16 Apr 2013
Wild Turkey has a rough and rowdy reputation, but it’s also and underrated bourbon, with bold, enjoyable flavors. Rare Breed ($40 for 750 ml.) is the same mash bill as regular Wild Turkey 101, but with two twists that set it apart.
First, Rare Breed is bottled at barrel strength without being cut with water, resulting in a strong 108.4-proof whiskey. Second, the bourbon is a combination of 6, 8, and 12 year old Wild Turkey (the regular 101 variety used to carry an age statement of 8 years, but has since dropped it).
Rare Breed is deep amber in color and the nose features deep oak, citrus, cedar, and even a hint of fermenting tobacco. The bourbon uses a good bit of rye in its recipe and it shows on the palate: with spice and tannins in combination with pine, maple sweetness, and vanilla. The finish is clean with more lingering wood and spice.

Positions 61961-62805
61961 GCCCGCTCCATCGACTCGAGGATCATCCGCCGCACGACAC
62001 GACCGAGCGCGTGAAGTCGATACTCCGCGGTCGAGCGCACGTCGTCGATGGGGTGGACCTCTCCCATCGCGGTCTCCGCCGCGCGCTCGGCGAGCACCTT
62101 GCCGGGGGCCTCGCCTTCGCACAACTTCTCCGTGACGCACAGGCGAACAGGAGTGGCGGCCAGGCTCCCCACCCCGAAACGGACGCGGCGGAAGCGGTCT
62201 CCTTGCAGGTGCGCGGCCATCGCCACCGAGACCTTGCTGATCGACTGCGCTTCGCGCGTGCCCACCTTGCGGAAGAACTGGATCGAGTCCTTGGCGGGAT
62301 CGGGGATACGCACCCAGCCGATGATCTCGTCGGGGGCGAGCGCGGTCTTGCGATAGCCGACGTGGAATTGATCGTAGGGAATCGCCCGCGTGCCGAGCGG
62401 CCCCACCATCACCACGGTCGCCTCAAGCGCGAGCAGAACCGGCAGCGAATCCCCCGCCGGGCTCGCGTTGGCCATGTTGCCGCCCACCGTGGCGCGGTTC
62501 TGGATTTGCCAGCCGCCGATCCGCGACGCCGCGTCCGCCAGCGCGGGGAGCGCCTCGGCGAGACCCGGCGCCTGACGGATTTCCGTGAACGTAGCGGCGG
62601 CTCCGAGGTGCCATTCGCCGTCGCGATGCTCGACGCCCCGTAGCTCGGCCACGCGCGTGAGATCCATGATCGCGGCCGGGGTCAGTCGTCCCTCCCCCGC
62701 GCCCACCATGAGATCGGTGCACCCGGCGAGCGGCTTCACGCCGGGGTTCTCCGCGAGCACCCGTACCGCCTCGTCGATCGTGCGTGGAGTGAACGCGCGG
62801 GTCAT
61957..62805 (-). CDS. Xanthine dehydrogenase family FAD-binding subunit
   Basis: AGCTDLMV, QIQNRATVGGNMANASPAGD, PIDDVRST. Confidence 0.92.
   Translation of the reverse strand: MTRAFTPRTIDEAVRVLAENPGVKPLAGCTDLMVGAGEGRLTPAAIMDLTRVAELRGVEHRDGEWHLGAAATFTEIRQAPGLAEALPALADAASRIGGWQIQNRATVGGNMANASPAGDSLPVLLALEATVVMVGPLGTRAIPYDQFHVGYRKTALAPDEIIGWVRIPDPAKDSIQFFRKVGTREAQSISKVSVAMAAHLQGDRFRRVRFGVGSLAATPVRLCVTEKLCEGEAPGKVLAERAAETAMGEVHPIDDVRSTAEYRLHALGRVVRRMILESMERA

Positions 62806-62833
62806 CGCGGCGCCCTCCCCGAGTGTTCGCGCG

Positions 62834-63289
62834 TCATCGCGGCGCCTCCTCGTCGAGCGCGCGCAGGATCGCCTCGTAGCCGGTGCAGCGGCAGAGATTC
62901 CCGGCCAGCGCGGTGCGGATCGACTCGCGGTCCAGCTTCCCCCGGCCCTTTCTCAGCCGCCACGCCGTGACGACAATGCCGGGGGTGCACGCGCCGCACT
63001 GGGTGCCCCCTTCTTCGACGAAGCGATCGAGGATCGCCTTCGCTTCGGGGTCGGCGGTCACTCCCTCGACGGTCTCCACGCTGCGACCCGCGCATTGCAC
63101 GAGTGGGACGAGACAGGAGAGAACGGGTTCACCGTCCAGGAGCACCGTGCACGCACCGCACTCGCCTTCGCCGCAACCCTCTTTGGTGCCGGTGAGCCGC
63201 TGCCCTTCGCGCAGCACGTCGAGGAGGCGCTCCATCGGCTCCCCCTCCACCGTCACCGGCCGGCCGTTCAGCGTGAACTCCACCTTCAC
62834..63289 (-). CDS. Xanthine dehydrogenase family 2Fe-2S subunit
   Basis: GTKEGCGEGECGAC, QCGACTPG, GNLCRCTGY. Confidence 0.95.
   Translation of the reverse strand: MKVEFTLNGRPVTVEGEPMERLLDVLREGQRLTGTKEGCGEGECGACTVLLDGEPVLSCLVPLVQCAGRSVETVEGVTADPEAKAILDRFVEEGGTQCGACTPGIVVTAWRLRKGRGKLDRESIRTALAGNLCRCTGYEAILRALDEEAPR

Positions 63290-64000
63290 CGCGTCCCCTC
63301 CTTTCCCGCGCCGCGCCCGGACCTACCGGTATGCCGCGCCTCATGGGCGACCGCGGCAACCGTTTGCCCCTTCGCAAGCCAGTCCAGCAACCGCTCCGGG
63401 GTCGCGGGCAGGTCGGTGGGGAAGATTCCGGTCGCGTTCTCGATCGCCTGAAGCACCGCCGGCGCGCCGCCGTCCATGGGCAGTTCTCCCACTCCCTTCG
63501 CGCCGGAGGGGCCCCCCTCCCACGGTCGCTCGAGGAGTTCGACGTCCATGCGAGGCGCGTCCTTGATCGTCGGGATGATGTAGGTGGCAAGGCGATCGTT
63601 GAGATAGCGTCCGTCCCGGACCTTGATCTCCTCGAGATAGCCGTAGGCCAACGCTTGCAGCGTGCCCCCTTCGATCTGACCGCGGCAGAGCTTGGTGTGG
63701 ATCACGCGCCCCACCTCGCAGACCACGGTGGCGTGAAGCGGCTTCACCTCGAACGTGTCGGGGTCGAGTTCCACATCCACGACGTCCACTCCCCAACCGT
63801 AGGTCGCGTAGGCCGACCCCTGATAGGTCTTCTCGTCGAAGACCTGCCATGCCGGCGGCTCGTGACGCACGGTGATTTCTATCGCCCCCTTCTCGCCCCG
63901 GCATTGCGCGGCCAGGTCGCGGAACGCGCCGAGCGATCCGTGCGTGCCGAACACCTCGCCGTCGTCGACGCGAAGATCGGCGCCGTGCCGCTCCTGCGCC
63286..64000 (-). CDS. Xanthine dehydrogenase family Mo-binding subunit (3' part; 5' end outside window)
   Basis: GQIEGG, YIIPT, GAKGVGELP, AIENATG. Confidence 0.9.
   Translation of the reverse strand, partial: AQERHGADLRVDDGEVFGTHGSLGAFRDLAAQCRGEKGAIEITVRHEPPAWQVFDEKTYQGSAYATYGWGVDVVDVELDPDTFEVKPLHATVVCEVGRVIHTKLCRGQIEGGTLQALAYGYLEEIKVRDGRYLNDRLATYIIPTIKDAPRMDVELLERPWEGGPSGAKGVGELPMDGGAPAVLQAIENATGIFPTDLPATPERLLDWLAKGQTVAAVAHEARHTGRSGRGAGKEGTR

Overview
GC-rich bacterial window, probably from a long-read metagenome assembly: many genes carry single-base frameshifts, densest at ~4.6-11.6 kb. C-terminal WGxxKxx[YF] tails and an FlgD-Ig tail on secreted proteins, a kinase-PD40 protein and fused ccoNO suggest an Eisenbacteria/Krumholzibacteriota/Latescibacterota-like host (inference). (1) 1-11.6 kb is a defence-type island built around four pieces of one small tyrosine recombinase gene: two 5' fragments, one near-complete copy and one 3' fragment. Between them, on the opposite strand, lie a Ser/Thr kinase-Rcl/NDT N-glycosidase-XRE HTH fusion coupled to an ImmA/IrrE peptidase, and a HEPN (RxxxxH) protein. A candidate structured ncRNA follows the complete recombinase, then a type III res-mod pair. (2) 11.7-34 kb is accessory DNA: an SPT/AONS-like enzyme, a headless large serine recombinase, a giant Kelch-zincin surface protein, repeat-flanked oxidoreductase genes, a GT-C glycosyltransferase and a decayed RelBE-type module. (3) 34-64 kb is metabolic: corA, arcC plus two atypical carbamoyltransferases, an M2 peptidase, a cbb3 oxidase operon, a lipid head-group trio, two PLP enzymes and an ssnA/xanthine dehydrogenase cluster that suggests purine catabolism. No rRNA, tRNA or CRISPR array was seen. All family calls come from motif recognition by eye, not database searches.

Even though Rare Breed is a higher than normal proof, it’s still quite smooth and balanced. Usually, my rule of thumb is anything over 100-proof gets a splash of water to tone down the alcoholic heat, but that’s surprisingly unnecessary here, as Rare Breed is quite drinkable straight up. While it’s feisty and flavorful, it doesn’t feature the pure heat that often appears with spirits that are over 50% alcohol by volume.
All that spiciness makes it a perfect bourbon for pairing with spicy Nicaraguan cigars. Think: Tatuaje Fausto, Casa Fernandez Aganorsa, or EO 601 Red. Want a Dominican-made cigar? Try the Aging Room Quattro, Opus X, or LG Diez.
You can’t go wrong with any of those. But most of all, if you’re a bourbon drinker, don’t forget about Wild Turkey. It’s good stuff (even if it doesn’t have the cache or buzz of harder-to-find bourbons) and the Rare Breed is an excellent expression with plenty of power and guts, combined with just enough finesse and complexity.
photo credit: Stogie Guys